Tip No. 20 : To save the current buffer as a new file
In order to Save the contents of the currently open buffer as a new file or overwrite another existing file.

<Ctrl>-XW would prompt for a new file name. You could enter an existing filename or a new filename. This command is basically equivalent to the Save-As command that exists in other editors.

Tip No. 21 : Replace contents of current buffer with a new file
To replace the current buffer with a new file use the following keystrokes
<Ctrl>-XV would prompt for a filename that you would like to open instead of the current buffer. Remember that this closes the current buffer and then opens the new file in a new buffer. It helps incase you know that you have finished work with a particular file, you could carry out the 2 tasks of closing the current file and opening a new file with a single command only.

Besides the fact that its a substitute for 2 commands, this feature may seem to be unnecessary when you can open as many files as you want in as many buffers as you like. But believe me as you start programming a lot you would be shifting between 2 buffers to modify files here and there. In that case, simple and fast switching between buffers is possible when few buffers are open. In that case when you have finished modifying a file, you would prefer replacing the buffer with a new file rather than opening a new buffer.

Tip No. 22 : Insert file into current buffer
To insert a file into the current buffer use the following

<Ctrl>-X + I would ask for a filename. On entering a filename that file would be inserted into the current buffer.
This would basically reproduce the entire contents of the given file into the current buffer at the current cursor position.

Tip No. 23 : Open a file as Read only file
To open a file in a buffer as a read only file use
You could do so in case you would prefer to not accidentally edit some file but would still like to copy some part of it into another buffer. Rather than risking opening an important file in read-write mode, you could open it in read only mode.

Tip No. 24 : Cancel any command midway
In case you have already typed half of a command and then you realize that it is the wrong command, you may want to cancel that half written command. You cannot continue with the new command directly since half of the previous command has already been typed and Emacs assumes that whatever you type would be a part of that command itself. To cancel any half written command use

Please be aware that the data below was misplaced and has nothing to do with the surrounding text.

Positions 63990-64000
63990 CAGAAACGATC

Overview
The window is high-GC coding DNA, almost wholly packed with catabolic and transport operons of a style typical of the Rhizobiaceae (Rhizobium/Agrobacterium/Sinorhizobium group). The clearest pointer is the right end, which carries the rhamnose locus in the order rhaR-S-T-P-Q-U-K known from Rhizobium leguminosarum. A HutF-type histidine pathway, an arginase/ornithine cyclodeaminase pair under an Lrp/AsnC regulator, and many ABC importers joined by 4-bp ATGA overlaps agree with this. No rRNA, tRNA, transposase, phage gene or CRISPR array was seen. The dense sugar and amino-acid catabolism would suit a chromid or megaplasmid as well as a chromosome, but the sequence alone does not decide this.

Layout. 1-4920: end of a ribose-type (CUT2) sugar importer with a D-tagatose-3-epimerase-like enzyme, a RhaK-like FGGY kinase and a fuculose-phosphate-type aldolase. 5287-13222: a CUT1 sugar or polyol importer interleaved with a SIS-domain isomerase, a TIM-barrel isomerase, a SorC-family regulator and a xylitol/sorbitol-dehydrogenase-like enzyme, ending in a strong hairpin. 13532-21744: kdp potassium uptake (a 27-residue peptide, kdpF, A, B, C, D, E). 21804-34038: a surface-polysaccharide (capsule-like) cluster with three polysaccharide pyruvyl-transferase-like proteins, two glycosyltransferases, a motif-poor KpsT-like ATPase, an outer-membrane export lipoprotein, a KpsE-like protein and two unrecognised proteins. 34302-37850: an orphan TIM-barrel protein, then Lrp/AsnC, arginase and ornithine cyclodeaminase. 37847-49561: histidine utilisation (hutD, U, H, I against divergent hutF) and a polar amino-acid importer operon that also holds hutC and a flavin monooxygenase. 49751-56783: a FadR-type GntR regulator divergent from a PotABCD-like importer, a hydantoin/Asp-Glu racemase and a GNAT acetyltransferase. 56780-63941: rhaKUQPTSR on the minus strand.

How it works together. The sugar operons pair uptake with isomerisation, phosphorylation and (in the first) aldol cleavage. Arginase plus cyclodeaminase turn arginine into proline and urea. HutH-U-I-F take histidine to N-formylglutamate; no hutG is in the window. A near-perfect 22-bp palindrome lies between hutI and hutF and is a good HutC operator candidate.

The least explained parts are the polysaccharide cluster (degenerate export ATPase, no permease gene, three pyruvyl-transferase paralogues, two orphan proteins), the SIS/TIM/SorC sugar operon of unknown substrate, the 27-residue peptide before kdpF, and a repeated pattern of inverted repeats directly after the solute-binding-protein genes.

The string Quit would be displayed in the minibuffer indicating that the half typed command was canceled. You can now start typing the new command.

Tip No. 25 : How to Undo your actions
To undo any action that you have performed in Emacs use the following keystrokes
<Ctrl>-X + U

The above keystrokes would undo the last action that you performed. You could alternatively use Ctrl+ _ (to do this remember to press the Ctrl and Shift and the minus sign button together) to undo the last action.

Note : The last action need not be the last keystroke as such. I mean Emacs has a tendency to group similar consecutive keystrokes. Thus in case you typed 10 letters consecutively and then press <Ctrl>-X + U , all the 10 letters would disappear and not the 10th letter only. Since the typing of 10 letters consecutively without any other action in between is treated as one action only by Emacs.

Tip No. 26 : Jump to a particular line directly
To go to a particular line within the current buffer directly without scrolling to that location use
<Alt>-X and then the type the string goto-line followed by <Enter> then the line no. such as 30
Basically type this
<Alt>-X goto-line <Enter> 30

When you press <Enter> Emacs would display the message GOTO LINE NO in the minibuffer. Then type 30 and press <Enter> once again. Your cursor would be placed on line no. 30 in the current buffer.

That’s it for this article. A total of 12 tips which are quite useful. Yeah I know none of them were really impressive as such, but the next article will definitely show you some kewl tricks with Emacs.

Remember that learning Emacs is a lengthy process and don’t try to rush through it. As you code more and more, you would automatically find the need of more and more functionality. At that time go through these tips again and you will find them to be useful.